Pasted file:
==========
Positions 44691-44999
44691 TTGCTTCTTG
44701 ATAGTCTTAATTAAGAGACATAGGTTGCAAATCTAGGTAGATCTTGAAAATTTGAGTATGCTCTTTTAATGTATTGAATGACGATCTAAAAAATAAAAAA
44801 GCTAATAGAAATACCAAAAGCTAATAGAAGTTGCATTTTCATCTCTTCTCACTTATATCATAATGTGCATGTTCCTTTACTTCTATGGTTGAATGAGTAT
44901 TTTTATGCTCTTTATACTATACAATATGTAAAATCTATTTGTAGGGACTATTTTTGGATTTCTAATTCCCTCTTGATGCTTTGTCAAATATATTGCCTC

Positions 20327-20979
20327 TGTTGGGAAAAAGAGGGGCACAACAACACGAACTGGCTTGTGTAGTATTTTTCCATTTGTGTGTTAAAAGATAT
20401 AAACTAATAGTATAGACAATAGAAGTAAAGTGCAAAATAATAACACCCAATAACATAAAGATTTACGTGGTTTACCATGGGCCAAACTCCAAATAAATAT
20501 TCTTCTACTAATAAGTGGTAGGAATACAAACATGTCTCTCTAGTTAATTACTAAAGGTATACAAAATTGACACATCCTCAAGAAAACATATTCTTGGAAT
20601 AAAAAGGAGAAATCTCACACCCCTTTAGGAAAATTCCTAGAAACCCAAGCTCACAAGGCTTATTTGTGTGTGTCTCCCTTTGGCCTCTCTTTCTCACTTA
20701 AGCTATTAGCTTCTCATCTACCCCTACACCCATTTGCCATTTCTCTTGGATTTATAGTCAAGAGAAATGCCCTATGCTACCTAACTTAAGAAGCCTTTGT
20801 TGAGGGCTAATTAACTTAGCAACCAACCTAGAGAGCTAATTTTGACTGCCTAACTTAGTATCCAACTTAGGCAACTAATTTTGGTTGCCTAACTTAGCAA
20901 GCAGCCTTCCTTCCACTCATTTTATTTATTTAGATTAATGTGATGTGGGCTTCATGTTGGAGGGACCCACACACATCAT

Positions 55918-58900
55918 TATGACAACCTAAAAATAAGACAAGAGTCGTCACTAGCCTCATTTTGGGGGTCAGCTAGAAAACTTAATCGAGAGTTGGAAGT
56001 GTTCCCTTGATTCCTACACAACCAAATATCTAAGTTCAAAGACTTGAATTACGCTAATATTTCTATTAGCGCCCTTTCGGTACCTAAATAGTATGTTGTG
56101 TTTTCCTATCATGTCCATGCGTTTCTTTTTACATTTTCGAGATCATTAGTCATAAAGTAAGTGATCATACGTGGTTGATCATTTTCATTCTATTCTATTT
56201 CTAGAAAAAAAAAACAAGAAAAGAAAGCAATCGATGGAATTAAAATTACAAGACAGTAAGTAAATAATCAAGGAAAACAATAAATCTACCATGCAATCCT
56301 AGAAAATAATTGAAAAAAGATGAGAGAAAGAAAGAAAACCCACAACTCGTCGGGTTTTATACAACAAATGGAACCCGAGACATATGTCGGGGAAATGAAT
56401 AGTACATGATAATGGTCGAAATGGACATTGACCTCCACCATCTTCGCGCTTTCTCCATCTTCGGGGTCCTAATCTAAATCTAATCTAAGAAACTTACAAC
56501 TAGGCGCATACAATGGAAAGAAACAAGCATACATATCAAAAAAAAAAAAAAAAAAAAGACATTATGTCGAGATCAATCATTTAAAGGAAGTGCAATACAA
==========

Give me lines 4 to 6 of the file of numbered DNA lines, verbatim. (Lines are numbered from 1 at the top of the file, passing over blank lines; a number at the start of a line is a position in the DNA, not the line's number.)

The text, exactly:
44801 GCTAATAGAAATACCAAAAGCTAATAGAAGTTGCATTTTCATCTCTTCTCACTTATATCATAATGTGCATGTTCCTTTACTTCTATGGTTGAATGAGTAT
44901 TTTTATGCTCTTTATACTATACAATATGTAAAATCTATTTGTAGGGACTATTTTTGGATTTCTAATTCCCTCTTGATGCTTTGTCAAATATATTGCCTC

Positions 20327-20979